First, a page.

Discussion in 'Behavior Management' started by NeoTeacher, Mar 13, 2013.
Mar 13, 2013
Thanks for the help but I'm erasing it to protect my identity.
Do the children know your expectations of them? Does the aide know your expectations of him? Kindly, let him know what they are and that you are the lead instructor. You appreciate all the help he provides (even if you dont think he's helping), and would like him to be more involved in what YOU are asking the kids to do, and that you think the other kids would benefit from his help. You could start asking him directly to work on certain tasks with certain students (not in the posse). OR, give him lots if "busy work" to do. Idk what your aides' roles are, but I'm sure you could find A LOT of cutting, copying, and other prepping for him to do.
It's your classroom, whether he's been there longer or not, you need to take/have control of it. Don't be rude about it, but it has to be done. If he wanted his own room, he should have applied for the position.
Do you have any incentives for good behavior? Stickers? Jolly Ranchers (if your district allows candy)?
Have you tried a behavior chart? It took 8 weeks, but I got my worst ADHD student to dramatically improve.
I 2nd this. Not busywork per se, but make them your helpers. Give them responsibility.
edit: I was referring to your students.
They listen to him because they know him and he lays down the law. This is easier said than done, but you need to have an honest conversation with the aide. Explain what you have been noticing and your plan for moving forward to address certain issues. Make sure to discuss your expectations of him. For example, "I see that ____ and ____ respond well to you. Please redirect them to the lesson I am giving so that they can be on the same page as the rest of the class." Don't be afraid to be a bit blunt, if necessary.
Starting mid-year is tough. Talk to your aide, tell him what you need him to do. Go over the rules & procedures that you want the class to follow, especially if any are different from the previous teacher. Let him know that there will be times that you need to do whole group activities which means he will need to be sitting with the whole group, maybe with a child who needs to sit a little apart from the others.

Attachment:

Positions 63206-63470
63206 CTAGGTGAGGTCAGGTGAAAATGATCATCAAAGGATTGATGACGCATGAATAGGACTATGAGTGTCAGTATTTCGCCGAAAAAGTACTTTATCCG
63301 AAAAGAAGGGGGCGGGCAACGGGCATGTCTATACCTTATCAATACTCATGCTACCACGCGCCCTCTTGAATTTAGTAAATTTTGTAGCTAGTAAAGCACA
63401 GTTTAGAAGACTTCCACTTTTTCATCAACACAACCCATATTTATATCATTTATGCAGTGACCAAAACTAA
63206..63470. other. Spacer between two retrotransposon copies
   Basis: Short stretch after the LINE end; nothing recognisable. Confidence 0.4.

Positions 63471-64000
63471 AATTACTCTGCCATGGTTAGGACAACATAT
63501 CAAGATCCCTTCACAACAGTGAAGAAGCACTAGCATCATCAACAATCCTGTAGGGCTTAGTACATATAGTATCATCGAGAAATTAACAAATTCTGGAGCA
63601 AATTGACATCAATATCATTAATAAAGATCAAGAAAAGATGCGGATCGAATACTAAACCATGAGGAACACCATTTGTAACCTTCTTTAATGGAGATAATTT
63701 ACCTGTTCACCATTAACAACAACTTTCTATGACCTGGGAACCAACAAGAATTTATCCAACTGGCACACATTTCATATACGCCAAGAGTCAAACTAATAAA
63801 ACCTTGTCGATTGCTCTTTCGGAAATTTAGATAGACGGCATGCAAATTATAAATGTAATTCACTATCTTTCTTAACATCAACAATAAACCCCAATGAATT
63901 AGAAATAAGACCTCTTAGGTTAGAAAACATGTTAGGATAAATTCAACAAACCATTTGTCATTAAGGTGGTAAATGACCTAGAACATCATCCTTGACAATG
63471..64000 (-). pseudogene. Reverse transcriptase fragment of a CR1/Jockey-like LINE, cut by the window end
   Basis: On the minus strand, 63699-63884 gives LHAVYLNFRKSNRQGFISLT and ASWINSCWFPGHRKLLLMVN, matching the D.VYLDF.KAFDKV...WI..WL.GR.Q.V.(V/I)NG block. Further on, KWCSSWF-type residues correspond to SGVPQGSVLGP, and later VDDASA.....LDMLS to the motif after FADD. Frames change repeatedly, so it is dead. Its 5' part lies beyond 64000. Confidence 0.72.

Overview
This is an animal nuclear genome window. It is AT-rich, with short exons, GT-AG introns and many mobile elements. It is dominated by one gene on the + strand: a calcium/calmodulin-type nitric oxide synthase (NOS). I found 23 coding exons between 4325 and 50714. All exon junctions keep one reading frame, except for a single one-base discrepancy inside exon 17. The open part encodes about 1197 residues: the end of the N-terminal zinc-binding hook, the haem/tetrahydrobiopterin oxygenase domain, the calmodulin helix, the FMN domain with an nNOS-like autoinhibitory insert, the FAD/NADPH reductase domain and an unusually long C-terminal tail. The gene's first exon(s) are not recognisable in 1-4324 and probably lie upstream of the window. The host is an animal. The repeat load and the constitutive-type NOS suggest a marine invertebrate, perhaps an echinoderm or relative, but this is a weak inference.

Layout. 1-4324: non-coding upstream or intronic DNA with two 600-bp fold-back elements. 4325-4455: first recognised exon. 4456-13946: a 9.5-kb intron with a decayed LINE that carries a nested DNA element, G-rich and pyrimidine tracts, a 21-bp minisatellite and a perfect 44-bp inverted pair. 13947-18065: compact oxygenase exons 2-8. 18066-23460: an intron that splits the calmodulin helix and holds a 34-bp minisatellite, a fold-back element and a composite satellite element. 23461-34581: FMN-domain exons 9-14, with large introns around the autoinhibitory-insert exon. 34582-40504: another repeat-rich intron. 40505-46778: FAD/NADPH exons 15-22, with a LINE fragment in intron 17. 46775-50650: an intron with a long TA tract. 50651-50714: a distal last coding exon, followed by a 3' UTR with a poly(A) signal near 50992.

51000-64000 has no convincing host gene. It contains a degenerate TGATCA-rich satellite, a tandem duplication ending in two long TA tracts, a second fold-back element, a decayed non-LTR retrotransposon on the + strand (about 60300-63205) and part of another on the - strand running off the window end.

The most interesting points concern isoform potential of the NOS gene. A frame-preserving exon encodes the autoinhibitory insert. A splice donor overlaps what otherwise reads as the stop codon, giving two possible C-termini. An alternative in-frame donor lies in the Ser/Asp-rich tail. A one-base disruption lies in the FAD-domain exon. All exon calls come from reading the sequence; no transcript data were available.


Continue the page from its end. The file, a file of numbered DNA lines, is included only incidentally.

Nip the inappropriate behaviors in the bud. I've told kids that they were not going to be the class clown that they needed to get it together. I use a firm voice, I will even turn my body square to the child & use my teacher look. The firm voice is different from my angry voice.
Today I got my angry voice out for one of the few times this year. I had a little guy that was disrespectful earlier in the morning (actually as we were getting ready for lunch) & then he tried to continue it this afternoon. I don't think he'll be doing that again any time soon. He had to remove himself from the group & then couldn't participate in our activity. He also got a note sent home. I rarely call home.
When your challenging students do the right thing, praise them! Make it a huge deal! Call home for the good things.
As for having more girls then boys, it's the first year ever that I've been almost even. I have 1 more girl then boy. It's usually mostly boys.
Good luck. Feel free to PM me if you have questions. I've been in your position before.
I came up with one for my worst student I just haven't implemented it yet. We're about to go on Spring Break and I plan on whipping it out when we return. Thanks
Have you seen the clip chart? It works wonders!
I usually start each lesson by going over the rules and I will pause if rules aren't being followed. It's as simple as, thumbs up if you have your eyes on me, thumbs sideways if you need to work on this.
Yes, I do. I have a treasure box that and I usually give out candy randomly when I see someone that is on task and following the rules. That straightens them up. The more that I think about it I am making progress with my kiddos. It's just that the worst 3 overshadow the others. I think I just need to stay consistent and patient with them. :thanks:
You definitely need to stay consistent with them. It will help. I would also have these students sit up by you but split up with a student or two in the middle.
No. What's the clip chart? Kindergarten is such a new experience for me. All tips and ideas are welcome.
It's basically a color code chart. You can search for it and see a picture.
Mine is rainbow colored. The top three levels are for students doing well and the bottom three are for students who need reminders. So...purple: outstanding, light blue: great work, blue: good day, green: ready to learn, yellow: think about it, orange: slow down, red: contact home.